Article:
NASHVILLE, Tenn. (BP)–Nearly 12,500 youth, their leaders and volunteers crammed into Nashville’s Municipal Auditorium March 3-4 to be a part of the 2006 Youth Evangelism Conference.
At least 642 youth accepted Jesus Christ as their Lord and Savior during the commitment times at the Friday sessions.
“Revolution Now! Bringing a Generation Back to God” was the weekend’s theme.
Tennessee Baptist Convention youth evangelism specialist Kent Shingleton said the revolution can mean different things to people -— from living a revolutionary life sold out for Christ to praying for Jesus to bring His revolution.
Shingleton was inspired to develop the “Revolution” theme after hearing the song, “Jesus Bring Your Revolution,” which was written by a fellow church member of First Baptist Church of Smyrna.
“Revolution is a hot word in the youth culture,” he noted. “The entire process was a result of a creative team … of youth pastors to put the YEC together.”
Three key sub-themes flowed from the idea of revolution for the conference.
The first was to reach students who didn’t know Christ and teach them what it means to have a revolutionary relationship with Him, Shingleton said.
The second was for students who know Christ to be inspired so that they can have an inward relationship to meet God, to pray and read the Bible, which was explained in the teaching sessions March 4 at five area churches.
The third was for students to have a revolutionary life in the real world — to follow Him at home and school and to teach other young people, Shingleton said.
Darren Whitehead, director of Willow Creek Community Church’s Axis Ministry in suburban Chicago, was the guest speaker for the Friday sessions.
Whitehead is the former pastor of students and teaching pastor at The Peoples Church (First Baptist Church) in Franklin, Tenn. A native of Australia, Whitehead told tales of his youth ministry in the Outback, hearkening to the fictional movie character Crocodile Dundee.
Citing the biblical story of Josiah, who became king of Judah at age 8 and ruled as a teenager while creating a revolution, Whitehead said, “God has been raising up revolutions for years with young people….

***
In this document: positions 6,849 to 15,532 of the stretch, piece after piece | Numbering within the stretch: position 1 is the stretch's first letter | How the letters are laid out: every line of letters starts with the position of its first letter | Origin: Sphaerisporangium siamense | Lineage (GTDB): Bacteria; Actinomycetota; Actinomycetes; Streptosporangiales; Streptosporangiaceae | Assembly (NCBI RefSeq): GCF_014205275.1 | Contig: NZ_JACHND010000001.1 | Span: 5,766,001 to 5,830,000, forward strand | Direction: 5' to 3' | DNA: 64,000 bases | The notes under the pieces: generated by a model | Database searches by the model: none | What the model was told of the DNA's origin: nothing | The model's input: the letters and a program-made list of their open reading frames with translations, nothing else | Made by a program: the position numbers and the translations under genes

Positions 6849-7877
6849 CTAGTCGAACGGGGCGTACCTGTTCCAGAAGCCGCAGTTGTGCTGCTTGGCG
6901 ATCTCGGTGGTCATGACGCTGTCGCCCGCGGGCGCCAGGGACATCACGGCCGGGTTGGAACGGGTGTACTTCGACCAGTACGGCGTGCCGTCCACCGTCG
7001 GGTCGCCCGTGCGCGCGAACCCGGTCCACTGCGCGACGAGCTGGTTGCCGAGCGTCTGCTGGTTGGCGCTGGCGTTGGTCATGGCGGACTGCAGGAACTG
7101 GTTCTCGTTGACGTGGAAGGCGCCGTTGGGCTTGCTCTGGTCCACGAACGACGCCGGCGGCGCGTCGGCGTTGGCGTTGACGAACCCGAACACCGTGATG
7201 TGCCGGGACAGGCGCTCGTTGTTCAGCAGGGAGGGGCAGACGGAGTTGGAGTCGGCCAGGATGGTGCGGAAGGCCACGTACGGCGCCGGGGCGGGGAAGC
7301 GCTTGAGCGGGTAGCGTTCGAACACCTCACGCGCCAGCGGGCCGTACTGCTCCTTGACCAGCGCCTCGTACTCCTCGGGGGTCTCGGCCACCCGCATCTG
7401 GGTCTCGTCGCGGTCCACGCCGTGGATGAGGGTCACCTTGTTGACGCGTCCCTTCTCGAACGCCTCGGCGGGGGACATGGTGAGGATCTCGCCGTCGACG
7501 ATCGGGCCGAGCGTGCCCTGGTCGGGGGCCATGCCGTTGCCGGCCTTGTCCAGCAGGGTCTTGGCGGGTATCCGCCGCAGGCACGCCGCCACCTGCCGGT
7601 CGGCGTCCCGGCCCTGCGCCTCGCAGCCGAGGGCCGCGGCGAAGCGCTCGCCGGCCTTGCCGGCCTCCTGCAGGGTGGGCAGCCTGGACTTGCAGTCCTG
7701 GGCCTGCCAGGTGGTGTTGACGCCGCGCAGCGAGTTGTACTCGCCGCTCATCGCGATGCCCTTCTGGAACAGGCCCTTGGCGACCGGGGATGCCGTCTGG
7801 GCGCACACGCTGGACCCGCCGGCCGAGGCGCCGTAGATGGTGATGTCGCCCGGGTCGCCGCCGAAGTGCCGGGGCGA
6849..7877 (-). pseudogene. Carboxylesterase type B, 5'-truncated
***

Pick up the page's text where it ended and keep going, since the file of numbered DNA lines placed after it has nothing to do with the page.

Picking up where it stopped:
“God shows Himself to people in a revolutionary way, and God has a plan for young people. God is using young people today, and young people today are at their greatest level of influence.”
Whitehead encouraged young people to do things to “blow people’s minds to show their love of Jesus to other people. God’s power is busting out all over the place in young people.
“Young people are giving all for Jesus and living on the edge,” he said. “It is now time to play offense on the campus. Thousands of teenagers need to jump into the revolution to use their lives to do something historic, and release your power in the school to represent Christ.”
The program included Casting Crowns, one of today’s top Christian groups known for “If We Are the Body” and other popular songs. Lead singer Mark Hall is a student minister at Eagle’s Landing First Baptist Church near Atlanta. Some members of the group attend Eagle’s Landing, while others work in their churches as youth leaders.
Also on the program was “The Skit Guys”: Tommy Woodard, a teaching pastor from Oklahoma City, and Eddie James of Dallas, two friends from high school who communicate God’s Word in “performance comedy.” They presented vignettes with popular youth culture movie heroes and told of “Things You Never Want to See.”
On Saturday, the youth groups were shuttled to five different Launch Points at area churches. The sessions were created to equip students toward inward revolution with God and outward revolution that God desires to bring to all people and nations.
Marcia Knox is a writer for the Baptist and Reflector, newsjournal of the Tennessee Baptist Convention.